He added, “We know that, in order for us to stay relevant in this marketplace, we should continue doing what’s best. I don’t think we [Taj and Shangri-La] want to be the world’s biggest, but we want to be the world’s best. That’s why I think these shared cultures and value synergies were so important.”
Warmer Welcomes and a New Definition of Hotel Loyalty
Sharma said that the initial decision for both companies to partner together was sparked last year when Sharma met with Shangri-La’s CEO at the time, Greg Dogan, at the International Luxury Travel Market trade show to simply discuss “possibilities for working together.” (Dogan left Shangri-La Hotels in March.)
At the time, in 2015, Taj had recently debuted its relaunched InnerCircle to have no blackout dates or expiration dates for active members, and to offer more ways for guests to redeem points for not only stays but restaurants, spas, and other experiences as well.
Shangri-La, as well, has been investing in its loyalty program offerings as well. In addition to launching Infinite Journeys recently with Singapore Airlines, the company also debuted The Table by Golden Circle, which enables loyalty members to earn and redeem points on dining experiences around the world.
For both Taj and Shangri-La, this new alliance is partly motivated by scale, in that it offers more scale in the form of more choices for its guests and a larger global footprint. But it’s also partly motivated by what both companies see loyalty programs evolving into: programs that are more experience-driven and easier for guests to understand.
While both companies do not currently offer discounted loyalty member rates like their peers such as Hilton and Marriott do, they hope that their efforts to link their loyalty programs will help build a deeper kind of loyalty that’s less about discounts and more about value and experiences. And to build the kind of loyalty that gives both companies the intelligence they need to better serve their customers.
“We really want to switch loyalty from bring just a currency to an experience,” Ng said. “That’s why, for us, it’s very important that we are talking about the journey of a customer’s experience to data, to customer segmentation.”
When asked if the companies would be sharing any customer data with one another as part of this alliance, Ng and Sharma said they would not due to issues of privacy and security. However, they said they’ll continue to analyze the data they do have to keep personalizing their guest’s experiences and they’ll be better able to “target offers based on existing trends within our databases,” Sharma noted.
Focusing on loyalty has been a major theme throughout the hospitality industry this year. All the players in this space, particularly large ones like Marriott and Wyndham, have invested a considerable amount of time, money, and resources into evolving their programs to have better direct relationships with their guests. Hyatt, as well, recently announced its plans to debut a brand-new loyalty program, World of Hyatt, in March.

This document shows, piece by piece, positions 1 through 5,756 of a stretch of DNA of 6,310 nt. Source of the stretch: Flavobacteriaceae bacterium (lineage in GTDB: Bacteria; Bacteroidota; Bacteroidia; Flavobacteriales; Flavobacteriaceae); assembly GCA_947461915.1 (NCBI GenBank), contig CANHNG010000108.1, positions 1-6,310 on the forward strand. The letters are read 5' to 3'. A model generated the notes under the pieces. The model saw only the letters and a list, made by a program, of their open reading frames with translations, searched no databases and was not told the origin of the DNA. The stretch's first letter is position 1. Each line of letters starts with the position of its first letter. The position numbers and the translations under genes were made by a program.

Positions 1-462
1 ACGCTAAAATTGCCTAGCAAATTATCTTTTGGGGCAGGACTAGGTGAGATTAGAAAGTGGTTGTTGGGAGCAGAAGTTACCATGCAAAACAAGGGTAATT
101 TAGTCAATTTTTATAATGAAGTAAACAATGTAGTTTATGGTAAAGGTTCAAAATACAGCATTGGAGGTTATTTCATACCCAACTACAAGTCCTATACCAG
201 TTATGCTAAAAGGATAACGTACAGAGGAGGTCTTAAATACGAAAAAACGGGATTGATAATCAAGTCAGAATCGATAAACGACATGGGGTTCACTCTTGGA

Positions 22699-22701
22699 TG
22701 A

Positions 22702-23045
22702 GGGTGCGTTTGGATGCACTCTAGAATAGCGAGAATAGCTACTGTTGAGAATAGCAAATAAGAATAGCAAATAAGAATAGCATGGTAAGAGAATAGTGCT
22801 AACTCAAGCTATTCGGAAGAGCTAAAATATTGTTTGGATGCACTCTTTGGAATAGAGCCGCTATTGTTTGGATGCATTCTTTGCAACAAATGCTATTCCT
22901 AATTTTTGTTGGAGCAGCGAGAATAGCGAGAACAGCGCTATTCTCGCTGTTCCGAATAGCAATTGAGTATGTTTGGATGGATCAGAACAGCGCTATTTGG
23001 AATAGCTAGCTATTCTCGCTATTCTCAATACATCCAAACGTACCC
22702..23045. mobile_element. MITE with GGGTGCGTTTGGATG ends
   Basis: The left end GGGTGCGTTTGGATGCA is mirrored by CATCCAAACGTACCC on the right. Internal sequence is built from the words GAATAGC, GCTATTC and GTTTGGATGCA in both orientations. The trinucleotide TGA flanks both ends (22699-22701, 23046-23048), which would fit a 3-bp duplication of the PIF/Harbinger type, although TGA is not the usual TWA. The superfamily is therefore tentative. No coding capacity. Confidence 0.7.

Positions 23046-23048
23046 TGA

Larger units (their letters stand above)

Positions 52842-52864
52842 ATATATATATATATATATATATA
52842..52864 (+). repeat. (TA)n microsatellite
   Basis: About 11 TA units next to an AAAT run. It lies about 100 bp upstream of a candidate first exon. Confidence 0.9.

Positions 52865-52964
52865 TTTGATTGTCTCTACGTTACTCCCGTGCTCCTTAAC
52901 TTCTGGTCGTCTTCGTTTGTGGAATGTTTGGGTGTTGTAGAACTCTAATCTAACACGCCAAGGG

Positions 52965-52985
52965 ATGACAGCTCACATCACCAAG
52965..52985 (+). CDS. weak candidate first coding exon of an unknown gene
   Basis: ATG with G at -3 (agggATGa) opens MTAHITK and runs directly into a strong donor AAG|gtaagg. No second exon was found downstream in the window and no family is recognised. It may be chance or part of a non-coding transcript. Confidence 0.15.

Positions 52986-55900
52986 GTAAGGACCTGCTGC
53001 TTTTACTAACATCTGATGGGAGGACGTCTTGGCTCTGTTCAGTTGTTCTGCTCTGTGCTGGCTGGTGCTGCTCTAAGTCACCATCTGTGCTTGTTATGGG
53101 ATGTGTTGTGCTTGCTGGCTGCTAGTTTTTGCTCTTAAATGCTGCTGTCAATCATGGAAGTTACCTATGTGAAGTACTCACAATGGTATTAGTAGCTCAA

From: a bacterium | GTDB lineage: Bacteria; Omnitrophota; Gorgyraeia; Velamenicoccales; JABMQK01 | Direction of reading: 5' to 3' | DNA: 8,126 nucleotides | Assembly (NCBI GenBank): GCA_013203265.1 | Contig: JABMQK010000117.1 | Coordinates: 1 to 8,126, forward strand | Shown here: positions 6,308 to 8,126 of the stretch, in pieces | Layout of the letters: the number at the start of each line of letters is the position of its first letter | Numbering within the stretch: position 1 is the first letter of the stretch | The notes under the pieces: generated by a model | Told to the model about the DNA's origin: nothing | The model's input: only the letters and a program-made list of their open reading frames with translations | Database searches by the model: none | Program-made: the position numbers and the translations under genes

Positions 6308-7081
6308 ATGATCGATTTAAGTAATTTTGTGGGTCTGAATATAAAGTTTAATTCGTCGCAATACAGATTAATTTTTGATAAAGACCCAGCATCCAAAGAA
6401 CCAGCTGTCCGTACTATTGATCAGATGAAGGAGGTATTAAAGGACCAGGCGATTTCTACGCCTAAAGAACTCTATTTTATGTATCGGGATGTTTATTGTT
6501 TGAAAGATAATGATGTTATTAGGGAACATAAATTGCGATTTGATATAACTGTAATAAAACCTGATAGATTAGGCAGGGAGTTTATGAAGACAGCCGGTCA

Marriott’s decision to link its three loyalty programs has been, overall, positively received by consumers, and Wyndham has been awarded with accolades for its simple, straightforward approach to loyalty. Hyatt, however, has had a much cooler reception to the news of its new loyalty program, which now makes it more challenging to earn rewards than its current program, Hyatt Gold Passport. A disastrous Reddit AMA (Ask Me Anything) also didn’t help improve the loyalty program’s image with frequent travelers.
For Taj and Shangri-La to succeed with their new alliance, they’ll need to remain focused on giving their customers what they want, especially as bigger players up their respective loyalty offerings, too.
Looking Ahead to Phase Two
A secondary phase of the program, for which a date hasn’t been announced, could encompass some cross-selling opportunities, however.
“The general thought across both companies is that, depending on the success of the loyalty program, in due course we might also want to check the possibility of cross-selling each other at hotels and our websites,” said Sharma. “We may have some synergies in the salesforce who are selling the world of Shangri-La and Taj in different geographies. Those are just some things which are on the table but we’re not adding those now.”
Photo credit: A view of the Pudong Shangri-La in East Shanghai. Taj and Shangri-La hotels have created a partnership between their respective loyalty programs. Shangri-La Hotels